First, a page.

I have found that one of the benefits of practicing these scavenger hunts is that I pay much more attention to the particular words I read.  In addition to the monthly lists, I also participate in a long-term Color Word list and am enjoying the wonderful descriptions I come across.

My findings don’t qualify to enter in the group forum because they have a few more rules than I care to follow, so I will just log it in my own post here.  But for those interested, the goodreads group is called “The Lost Challenges”.  There are far more reading games than just hunting for words and they may appeal to you more.  Are there any reading challenges you’re enjoying in this new year?

1. Bean ~ I am really a stickler on this, and it is not just because I am trained as a bean counter and like all the boxes checked.  [The Power Formula for LinkedIn Success]
2. Bears
3. Beef ~ For those readers who are old enough, think of the Wendy’s commercial from the eighties in which the elderly ladies asked “Where’s the beef?” as they looked at a tiny hamburger patty dwarfed by a massive bun.  [TPFfLS]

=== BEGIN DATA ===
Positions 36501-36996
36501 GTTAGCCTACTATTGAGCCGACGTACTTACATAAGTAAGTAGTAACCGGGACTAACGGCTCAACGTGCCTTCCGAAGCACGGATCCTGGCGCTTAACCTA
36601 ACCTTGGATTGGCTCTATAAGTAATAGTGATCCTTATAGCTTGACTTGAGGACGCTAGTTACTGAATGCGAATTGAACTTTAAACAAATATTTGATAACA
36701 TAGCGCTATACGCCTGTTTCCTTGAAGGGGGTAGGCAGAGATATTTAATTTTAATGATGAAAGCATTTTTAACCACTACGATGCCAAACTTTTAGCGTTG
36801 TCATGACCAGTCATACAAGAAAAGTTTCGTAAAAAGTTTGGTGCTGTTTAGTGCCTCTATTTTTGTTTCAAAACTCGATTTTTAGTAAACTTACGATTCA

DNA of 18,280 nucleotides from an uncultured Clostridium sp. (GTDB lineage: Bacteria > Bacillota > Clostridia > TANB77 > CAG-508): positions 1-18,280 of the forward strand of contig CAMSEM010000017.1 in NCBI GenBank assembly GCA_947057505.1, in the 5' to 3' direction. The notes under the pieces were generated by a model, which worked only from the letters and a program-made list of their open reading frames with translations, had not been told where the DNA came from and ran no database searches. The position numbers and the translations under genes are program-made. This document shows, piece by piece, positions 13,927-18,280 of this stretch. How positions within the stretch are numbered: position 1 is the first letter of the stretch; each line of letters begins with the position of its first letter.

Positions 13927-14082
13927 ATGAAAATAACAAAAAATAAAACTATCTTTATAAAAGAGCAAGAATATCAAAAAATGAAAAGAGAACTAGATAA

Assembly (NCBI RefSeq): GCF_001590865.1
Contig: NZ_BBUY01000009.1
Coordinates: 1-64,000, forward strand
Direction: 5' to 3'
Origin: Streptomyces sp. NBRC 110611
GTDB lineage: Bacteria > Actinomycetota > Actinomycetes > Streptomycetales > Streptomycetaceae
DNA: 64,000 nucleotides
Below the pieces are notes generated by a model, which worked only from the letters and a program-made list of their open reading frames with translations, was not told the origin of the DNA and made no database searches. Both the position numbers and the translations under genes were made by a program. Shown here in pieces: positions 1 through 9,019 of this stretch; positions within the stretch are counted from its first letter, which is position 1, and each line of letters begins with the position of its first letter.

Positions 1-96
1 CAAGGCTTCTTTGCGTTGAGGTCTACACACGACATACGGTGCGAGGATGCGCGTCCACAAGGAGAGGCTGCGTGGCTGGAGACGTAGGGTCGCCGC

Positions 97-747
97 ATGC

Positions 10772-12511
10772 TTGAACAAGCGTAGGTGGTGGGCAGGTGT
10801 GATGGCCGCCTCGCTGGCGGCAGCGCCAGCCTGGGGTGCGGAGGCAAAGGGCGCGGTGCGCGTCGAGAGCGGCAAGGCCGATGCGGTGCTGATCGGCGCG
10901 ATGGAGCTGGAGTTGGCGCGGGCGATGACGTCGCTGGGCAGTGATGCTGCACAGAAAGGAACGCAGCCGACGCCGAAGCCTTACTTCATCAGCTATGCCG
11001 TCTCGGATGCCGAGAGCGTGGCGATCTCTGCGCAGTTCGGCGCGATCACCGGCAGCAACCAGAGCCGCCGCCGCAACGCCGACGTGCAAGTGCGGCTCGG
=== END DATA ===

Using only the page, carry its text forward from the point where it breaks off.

4. Big ~ Walking out into the rain as though it were not there, she moved through the downpour with a monumental and unhurried measure, her big head lifted.  [Gormenghast]
5. Boys ~ Yet for all that, Titus was conscious of always being watched: of a discrepancy in the attitude of the officials and even at times of the boys.  [G…]
6. Bulls ~ Of a sudden the dusk, knocking as it were a certain hollow note to which their sweet ribs echoed, they were in the air– a group of herons, their necks arched back, their ample and rounded wings rising and falling in leisurely flight: and then another and then another: and then a night heron with a ghastly and hair-raising croak, more terrible than the unearthly booming note of a pair of bitterns, who soaring and spiralling upwards and through the clouds to great heights above Gormenghast, boomed like bulls as they ascended.  [G…]